A Strawberry Full Moon is due to occur on the 5th and 6th of June. This Strawberry Moon is due to a lunar eclipse when the Earth moves in front of the Sun and the Sun can therefore no longer light up the Moon. When you normally see the Moon what you are seeing is the Sun’s rays hitting it and then reflecting back to us on Earth, however as we pass in front of the Sun’s rays the Moon will be shaded and will instead give off a strawberry or rose colour. This is known also as a penumbral eclipse.
In some parts of the world the Strawberry Moon will appear as long as 3 hours but in others you will only see a small effect. In North and South America it seems unlikely that much will be seen (in far South America it may be possible to just see the Moon get slightly darker), but for Asia, Australia and Europe the effect should be clearly visible.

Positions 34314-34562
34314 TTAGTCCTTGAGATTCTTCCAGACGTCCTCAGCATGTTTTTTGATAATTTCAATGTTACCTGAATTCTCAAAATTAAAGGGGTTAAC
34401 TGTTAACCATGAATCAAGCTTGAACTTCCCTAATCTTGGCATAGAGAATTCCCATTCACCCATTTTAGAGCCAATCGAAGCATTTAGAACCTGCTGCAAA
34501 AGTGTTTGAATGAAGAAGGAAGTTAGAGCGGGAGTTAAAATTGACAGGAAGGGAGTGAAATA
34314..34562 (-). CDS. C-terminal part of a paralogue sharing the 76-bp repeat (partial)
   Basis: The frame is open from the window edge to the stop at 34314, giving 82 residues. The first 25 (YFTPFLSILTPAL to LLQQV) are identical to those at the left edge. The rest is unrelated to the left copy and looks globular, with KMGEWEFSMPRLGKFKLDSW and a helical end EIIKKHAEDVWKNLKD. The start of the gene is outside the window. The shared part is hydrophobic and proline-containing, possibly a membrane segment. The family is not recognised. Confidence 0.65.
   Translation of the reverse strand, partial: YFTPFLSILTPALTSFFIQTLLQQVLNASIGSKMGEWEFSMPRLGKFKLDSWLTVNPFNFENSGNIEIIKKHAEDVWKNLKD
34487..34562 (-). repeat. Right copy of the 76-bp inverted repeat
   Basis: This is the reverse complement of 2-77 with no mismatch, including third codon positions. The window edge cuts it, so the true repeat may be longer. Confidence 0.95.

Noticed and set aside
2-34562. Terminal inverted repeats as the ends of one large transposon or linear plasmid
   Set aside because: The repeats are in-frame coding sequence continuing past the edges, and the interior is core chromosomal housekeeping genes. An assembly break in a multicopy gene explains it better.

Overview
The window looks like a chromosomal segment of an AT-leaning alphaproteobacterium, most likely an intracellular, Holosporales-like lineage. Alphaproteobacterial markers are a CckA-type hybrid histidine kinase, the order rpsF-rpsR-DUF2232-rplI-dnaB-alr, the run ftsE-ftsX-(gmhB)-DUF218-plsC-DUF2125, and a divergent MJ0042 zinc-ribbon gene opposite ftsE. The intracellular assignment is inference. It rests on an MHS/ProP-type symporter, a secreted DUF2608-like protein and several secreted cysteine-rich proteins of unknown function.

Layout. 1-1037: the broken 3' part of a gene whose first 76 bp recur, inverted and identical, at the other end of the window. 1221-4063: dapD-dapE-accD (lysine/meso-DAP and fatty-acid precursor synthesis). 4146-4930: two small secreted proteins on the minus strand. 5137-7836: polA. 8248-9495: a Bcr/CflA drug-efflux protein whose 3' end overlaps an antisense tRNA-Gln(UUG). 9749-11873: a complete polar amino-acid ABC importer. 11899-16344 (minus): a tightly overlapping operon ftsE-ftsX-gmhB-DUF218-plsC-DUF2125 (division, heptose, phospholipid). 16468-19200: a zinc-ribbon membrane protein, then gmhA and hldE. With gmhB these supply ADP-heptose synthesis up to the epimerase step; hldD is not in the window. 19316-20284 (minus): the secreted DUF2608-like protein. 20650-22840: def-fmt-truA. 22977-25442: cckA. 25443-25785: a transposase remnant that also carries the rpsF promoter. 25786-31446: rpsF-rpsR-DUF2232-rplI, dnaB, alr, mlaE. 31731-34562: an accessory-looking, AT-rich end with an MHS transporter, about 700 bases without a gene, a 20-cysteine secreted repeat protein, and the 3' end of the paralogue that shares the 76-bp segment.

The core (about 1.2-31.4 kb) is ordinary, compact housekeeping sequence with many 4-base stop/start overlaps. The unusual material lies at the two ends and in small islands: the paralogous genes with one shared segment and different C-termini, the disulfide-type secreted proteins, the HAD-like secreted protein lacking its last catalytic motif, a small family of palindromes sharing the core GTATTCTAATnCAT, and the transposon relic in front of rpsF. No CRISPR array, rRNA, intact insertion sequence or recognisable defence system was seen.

While one of these eclipses already occurred this year on January 10th, further similar events will take place on June 5th, July 5th and November 31st.
The origin of the term ‘Strawberry Moon’, according to The Old Farmer’s Almanac is from the Algonquin tribes of North America, who because the moon took on a strawberry colour, indicated to them that they should begin harvesting wild strawberries.
However, many ancient cultures all across the world have their own beliefs and rituals related to lunar eclipses. Some South American tribes believed that an eclipse was a sign that the God’s were angry and wished to devour the Sun or the Moon. Which must have been very scary. Thankfully these days we know scientifically what is happening so we can enjoy the splendour of the eclipse without becoming too scared!
Why not check the times of the Strawberry Moon in your area and set your alarm so that you remember. You can check when the lunar eclipse is going to occur by clicking here.
Timeanddate.com is a fantastic resource as it allows you to see through interactive tools as to exactly when the eclipse will occur and over which geographical areas. It is also a great site to bookmark for future reference as it carries this info for lots of solar events.
Article Source: Thinking Humanity